According to The Wall Street Journal, The New York Times and others, Apple inked an agreement on Sunday with Warner Music for both recording and publishing rights, following an earlier deal with Universal Music Group for recording rights only.
Apple is hustling to wrap up negotiations with another major label, Sony Music, and its publishing arm, Sony/ATV, in time to announce a service next week at its Worldwide Developer Conference (WWDC), unnamed sources told the publications.
WWDC kicks off Monday 10 June 10 with a 10am PT keynote, which traditionally is the part of the conference when Apple unveils new software, services and hardware. Apple at WWDC will highlight both iOS 7 and OS X 10.9, the next operating system for the iPhone and iPad and Mac, respectively.
An internet-based streaming service would presumably be included in both iOS 7 and OS X 10.9 if Apple finalises agreements with the labels.
The hang-up over doing deals is Apple’s demand for lower royalty rates than Pandora pays, said Aram Sinnreich, a media professor at Rutgers University. “Apple argues that it’s the No. 1 music retailer, and that that can be a great front end to drive sales,” said Sinnreich.
According to the reports, Apple’s service, dubbed ‘iRadio’ by pundits, would be free to consumers and supported by advertisements, like Pandora, the closest current competitor. iRadio would be tied to iTunes, its dominant music sales engine, rely on Apple’s iAd platform to deliver advertisements, and provide one-button purchase of a currently-playing track.
But the labels are leery of signing contracts with Apple that undercut royalty rates now paid by Pandora and others, and have been demanding a larger cut of advertising revenue as well as large advances against royalties. The Wall Street Journal, for example, said its sources indicated Apple had bowed to Warner’s demands, and promised the record label 10 percent of all ad revenue.
“The labels are playing chicken,” said Sinnreich, and understand Apple is in a rush to strike deals before WWDC. “But Apple will blink. This is pure speculation, but I think Apple will offer huge advances against royalties rather than giving way on the royalty rate,” he said, adding that the labels “love cash more than anything”.
Apple does have advantages over rivals. “Apple has indicated that, unlike Pandora, they’ll dedicate a portion of their interface to promotional content,” said Sinnreich. “They’re willing to integrate promotions… Pandora won’t, which is why some customers love Pandora.”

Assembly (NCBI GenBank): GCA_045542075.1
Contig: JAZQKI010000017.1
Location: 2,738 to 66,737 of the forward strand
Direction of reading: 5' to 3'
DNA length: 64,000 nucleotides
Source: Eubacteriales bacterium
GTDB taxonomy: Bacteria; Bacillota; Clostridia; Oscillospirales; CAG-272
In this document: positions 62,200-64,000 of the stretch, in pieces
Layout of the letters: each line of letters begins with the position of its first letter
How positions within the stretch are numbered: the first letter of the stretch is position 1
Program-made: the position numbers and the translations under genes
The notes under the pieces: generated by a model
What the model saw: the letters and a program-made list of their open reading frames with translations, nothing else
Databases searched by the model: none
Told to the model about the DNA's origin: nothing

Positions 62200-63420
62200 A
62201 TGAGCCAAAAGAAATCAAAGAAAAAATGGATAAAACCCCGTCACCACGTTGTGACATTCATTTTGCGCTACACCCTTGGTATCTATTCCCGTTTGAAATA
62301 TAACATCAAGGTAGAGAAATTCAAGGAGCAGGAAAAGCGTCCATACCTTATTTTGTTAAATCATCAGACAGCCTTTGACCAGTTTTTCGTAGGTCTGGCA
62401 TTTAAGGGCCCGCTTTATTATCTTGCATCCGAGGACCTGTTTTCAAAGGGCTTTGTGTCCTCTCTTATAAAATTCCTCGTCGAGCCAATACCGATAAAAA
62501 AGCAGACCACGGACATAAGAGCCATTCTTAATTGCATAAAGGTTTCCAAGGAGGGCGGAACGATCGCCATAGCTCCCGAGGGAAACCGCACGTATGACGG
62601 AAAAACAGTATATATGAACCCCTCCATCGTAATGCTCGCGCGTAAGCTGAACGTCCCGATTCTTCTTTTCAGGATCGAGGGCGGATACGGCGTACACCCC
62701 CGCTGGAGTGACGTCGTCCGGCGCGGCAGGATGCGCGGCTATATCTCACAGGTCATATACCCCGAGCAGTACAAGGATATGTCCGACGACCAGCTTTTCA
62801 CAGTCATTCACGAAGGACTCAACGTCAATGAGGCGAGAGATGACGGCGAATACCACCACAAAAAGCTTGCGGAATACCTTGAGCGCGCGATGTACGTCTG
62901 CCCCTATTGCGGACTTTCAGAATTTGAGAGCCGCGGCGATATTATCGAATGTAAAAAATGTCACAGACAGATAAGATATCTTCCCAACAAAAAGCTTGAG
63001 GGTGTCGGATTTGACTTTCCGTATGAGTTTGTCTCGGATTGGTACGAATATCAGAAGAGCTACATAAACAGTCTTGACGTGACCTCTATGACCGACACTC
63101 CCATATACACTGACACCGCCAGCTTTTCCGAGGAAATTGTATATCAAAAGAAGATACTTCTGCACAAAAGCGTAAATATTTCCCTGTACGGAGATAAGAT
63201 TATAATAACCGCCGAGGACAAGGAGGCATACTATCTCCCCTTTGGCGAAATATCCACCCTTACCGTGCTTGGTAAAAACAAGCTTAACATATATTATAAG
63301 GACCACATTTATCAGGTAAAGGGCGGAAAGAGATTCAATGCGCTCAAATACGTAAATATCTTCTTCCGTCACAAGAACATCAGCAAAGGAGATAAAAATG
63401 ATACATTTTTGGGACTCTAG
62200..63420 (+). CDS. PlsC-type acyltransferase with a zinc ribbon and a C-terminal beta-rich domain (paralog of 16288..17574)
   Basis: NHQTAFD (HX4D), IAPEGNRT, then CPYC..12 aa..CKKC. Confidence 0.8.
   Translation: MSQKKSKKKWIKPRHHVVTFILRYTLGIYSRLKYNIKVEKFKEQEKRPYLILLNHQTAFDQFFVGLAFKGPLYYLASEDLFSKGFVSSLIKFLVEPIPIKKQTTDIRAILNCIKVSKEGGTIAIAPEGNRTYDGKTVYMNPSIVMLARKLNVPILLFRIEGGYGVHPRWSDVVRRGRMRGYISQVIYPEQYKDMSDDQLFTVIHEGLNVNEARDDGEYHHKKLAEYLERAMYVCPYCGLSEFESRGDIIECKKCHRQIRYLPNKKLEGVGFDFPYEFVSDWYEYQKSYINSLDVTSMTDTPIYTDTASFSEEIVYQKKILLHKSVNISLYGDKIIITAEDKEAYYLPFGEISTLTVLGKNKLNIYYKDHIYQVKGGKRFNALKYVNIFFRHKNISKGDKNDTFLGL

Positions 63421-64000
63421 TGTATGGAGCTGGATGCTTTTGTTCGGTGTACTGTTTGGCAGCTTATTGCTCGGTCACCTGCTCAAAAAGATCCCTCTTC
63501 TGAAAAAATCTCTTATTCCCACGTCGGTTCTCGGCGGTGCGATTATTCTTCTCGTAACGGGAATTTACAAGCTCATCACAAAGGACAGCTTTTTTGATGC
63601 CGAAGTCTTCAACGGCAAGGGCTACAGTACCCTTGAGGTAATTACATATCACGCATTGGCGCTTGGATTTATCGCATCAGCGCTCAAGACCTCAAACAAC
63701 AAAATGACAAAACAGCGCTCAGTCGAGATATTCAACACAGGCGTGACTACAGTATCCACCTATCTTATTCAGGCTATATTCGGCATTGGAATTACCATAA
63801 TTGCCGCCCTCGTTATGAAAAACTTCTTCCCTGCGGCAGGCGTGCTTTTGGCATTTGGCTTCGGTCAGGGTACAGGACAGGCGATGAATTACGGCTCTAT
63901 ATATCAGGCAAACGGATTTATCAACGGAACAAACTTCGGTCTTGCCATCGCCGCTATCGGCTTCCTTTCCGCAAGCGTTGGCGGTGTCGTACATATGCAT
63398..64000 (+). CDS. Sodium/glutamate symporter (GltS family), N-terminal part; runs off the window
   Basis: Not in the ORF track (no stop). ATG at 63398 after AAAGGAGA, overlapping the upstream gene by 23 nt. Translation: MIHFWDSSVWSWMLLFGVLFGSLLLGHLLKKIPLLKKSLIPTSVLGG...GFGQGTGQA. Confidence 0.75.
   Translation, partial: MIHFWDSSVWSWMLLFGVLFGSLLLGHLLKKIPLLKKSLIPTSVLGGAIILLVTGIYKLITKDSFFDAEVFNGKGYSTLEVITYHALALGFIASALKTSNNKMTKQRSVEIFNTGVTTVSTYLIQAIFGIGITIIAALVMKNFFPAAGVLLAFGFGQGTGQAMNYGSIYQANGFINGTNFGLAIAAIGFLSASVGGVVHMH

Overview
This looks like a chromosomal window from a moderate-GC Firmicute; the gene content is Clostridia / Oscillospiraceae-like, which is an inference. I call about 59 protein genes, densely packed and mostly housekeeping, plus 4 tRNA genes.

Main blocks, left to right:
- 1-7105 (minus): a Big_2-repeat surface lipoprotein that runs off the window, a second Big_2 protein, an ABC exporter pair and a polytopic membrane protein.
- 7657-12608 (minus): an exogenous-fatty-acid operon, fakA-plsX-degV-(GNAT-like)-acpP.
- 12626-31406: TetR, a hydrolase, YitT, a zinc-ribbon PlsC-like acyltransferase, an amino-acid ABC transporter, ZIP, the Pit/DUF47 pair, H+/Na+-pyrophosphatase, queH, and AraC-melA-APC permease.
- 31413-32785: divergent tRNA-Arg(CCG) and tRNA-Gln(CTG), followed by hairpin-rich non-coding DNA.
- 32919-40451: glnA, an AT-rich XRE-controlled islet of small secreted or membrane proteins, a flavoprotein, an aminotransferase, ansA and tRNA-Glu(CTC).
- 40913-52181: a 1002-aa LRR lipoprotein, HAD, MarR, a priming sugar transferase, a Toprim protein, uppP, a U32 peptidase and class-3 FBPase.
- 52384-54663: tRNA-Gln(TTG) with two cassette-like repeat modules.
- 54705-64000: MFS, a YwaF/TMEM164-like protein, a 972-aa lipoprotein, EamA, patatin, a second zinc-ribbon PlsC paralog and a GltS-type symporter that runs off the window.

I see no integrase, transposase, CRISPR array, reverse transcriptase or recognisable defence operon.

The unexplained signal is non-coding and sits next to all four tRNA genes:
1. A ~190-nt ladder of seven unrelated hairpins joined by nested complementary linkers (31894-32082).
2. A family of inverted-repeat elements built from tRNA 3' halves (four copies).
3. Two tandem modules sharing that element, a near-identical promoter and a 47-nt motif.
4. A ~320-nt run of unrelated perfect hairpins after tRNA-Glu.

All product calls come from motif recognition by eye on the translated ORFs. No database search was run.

Although Sinnreich said that internet radio and on-demand services have not been the saviour record companies hoped they would be – that people listening to free or all-you-can-consume services would buy more digital tracks – they also recognise that there is some money to be made. According to data released in April by the International Federation of the Phonographic Industry (IFPI), a trade group representing some 1400 member firms, music subscription and ad-supported streaming services accounted for 20 percent of the world’s digital revenues in 2012, up from 14 percent in 2011.
Sinnreich thought the 20 percent was accurate, but only when on-demand subscription plans – which Apple’s iRadio will not be – are included. Pure internet radio is a low-margin, low-revenue business.
And Apple is late to the party: talk of an iRadio service has circulated for more than a year, and longer than that for a music service of some sort. It’s also been trumped by Google, which last month rolled out All Access, a US$9.99 per month on-demand music subscription service.
Then, analysts pooh-poohed the idea that Apple had lost the race, noting that the Cupertino, California company was, after all, interested in serving only its own ecosystem, just as Google was aiming at the Android market.
Sinnreich said much the same today. “Apple’s still very relevant in the digital music strategy of the labels,” he said.
The biggest barrier to agreement between Apple and the labels, Sinnreich added, has been the difficulty the music industry has had coming to terms with change.
“Records and radio were once two totally different technologies, with totally different organisations and legal language,” Sinnreich observed. “Now the lines between the two have blurred, and [the music industry] has an organisational problem at large dealing with that.”
by Gregg Keizer, Computerworld